Editorial: Crawford ED. Is a Screening Interval of Every 4 Years for Prostate Cancer Acceptable" J Natl Cancer Inst 2007; 99: 1279-1280


Story Source:

The above story is based on materials provided by Journal of the National Cancer Institute. Note: Materials may be edited for content and length.


Cite This Page:

Journal of the National Cancer Institute. "More Prostate Cancer Screening Has Little Effect On Detection Of Aggressive Cancer." ScienceDaily. ScienceDaily, 29 August 2007. <www.sciencedaily.com/releases/2007/08/070828175444.htm>.
Journal of the National Cancer Institute. (2007, August 29). More Prostate Cancer Screening Has Little Effect On Detection Of Aggressive Cancer. ScienceDaily. Retrieved October 26, 2014 from www.sciencedaily.com/releases/2007/08/070828175444.htm
Journal of the National Cancer Institute. "More Prostate Cancer Screening Has Little Effect On Detection Of Aggressive Cancer." ScienceDaily. www.sciencedaily.com/releases/2007/08/070828175444.htm (accessed October 26, 2014).

Share This



More Health & Medicine News

Sunday, October 26, 2014

Featured Research

from universities, journals, and other organizations


Featured Videos

from AP, Reuters, AFP, and other news services

Texas Nurse Nina Pham Cured of Ebola

Texas Nurse Nina Pham Cured of Ebola

AFP (Oct. 25, 2014) — An American nurse who contracted Ebola while caring for a Liberian patient in Texas has been declared free of the virus and will leave the hospital. Duration: 01:01 Video provided by AFP
Powered by NewsLook.com
Toxin-Packed Stem Cells Used To Kill Cancer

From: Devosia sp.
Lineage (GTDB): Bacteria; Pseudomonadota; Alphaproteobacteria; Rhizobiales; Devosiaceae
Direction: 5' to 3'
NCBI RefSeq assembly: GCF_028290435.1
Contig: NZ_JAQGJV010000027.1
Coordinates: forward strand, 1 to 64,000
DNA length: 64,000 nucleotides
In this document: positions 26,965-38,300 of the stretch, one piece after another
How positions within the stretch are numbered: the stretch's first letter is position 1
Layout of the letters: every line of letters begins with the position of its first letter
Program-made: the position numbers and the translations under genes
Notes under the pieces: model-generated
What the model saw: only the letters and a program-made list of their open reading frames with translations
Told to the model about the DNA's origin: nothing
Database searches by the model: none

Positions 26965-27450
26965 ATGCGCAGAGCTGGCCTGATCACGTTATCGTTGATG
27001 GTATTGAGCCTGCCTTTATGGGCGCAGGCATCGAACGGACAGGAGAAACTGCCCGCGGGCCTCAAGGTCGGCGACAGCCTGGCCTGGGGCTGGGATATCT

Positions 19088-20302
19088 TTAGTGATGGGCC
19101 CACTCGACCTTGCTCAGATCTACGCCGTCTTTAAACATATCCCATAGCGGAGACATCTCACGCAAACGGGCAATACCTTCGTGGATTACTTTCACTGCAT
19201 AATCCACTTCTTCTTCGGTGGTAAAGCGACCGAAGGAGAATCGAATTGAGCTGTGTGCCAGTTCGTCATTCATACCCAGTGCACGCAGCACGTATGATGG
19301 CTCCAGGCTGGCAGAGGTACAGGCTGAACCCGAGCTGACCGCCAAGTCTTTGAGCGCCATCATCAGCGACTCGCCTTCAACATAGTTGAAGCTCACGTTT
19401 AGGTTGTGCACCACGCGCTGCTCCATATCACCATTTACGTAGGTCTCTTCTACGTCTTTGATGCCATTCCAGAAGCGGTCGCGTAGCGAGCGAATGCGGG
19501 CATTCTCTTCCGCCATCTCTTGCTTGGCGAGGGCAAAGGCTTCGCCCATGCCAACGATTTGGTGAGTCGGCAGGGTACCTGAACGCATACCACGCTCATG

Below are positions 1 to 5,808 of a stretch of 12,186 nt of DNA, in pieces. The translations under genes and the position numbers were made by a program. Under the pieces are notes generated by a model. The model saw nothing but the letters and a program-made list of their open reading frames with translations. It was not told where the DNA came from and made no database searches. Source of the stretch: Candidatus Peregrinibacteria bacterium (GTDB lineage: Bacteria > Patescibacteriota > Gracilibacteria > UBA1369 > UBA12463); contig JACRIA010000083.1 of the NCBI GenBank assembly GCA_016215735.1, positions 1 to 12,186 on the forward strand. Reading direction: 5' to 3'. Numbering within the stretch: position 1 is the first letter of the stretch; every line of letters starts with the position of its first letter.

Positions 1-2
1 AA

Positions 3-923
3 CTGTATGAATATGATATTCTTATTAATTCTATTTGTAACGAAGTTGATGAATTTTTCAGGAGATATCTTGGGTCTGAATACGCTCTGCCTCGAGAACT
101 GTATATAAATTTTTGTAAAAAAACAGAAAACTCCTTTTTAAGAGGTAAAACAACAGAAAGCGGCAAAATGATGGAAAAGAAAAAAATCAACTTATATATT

Toxin-Packed Stem Cells Used To Kill Cancer

Newsy (Oct. 25, 2014) — A Harvard University Research Team created genetically engineered stem cells that are able to kill cancer cells, while leaving other cells unharmed. Video provided by Newsy
Powered by NewsLook.com
IKEA Desk Converts From Standing to Sitting With One Button

IKEA Desk Converts From Standing to Sitting With One Button

Buzz60 (Oct. 24, 2014) — IKEA is out with a new convertible desk that can convert from a sitting desk to a standing one with just the push of a button. Jen Markham explains. Video provided by Buzz60
Powered by NewsLook.com
Ebola Protective Suits Being Made in China

Ebola Protective Suits Being Made in China

AFP (Oct. 24, 2014) — A factory in China is busy making Ebola protective suits for healthcare workers and others fighting the spread of the virus. Duration: 00:38 Video provided by AFP
Powered by NewsLook.com

Search ScienceDaily

Number of stories in archives: 140,361

Find with keyword(s):
 
Enter a keyword or phrase to search ScienceDaily for related topics and research stories.

Save/Print:
Share:  

Breaking News:

Strange & Offbeat Stories

 

Health & Medicine

Mind & Brain

Living & Well

In Other News

... from NewsDaily.com

Science News

Health News

Environment News

Technology News



Save/Print:
Share:  

Free Subscriptions


Get the latest science news with ScienceDaily's free email newsletters, updated daily and weekly. Or view hourly updated newsfeeds in your RSS reader:

Get Social & Mobile


Keep up to date with the latest news from ScienceDaily via social networks and mobile apps:

Have Feedback?


Tell us what you think of ScienceDaily -- we welcome both positive and negative comments. Have any problems using the site? Questions?
Mobile iPhone Android Web
Follow Facebook Twitter Google+
Subscribe RSS Feeds Email Newsletters
Latest Headlines Health & Medicine Mind & Brain Space & Time Matter & Energy Computers & Math Plants & Animals Earth & Climate Fossils & Ruins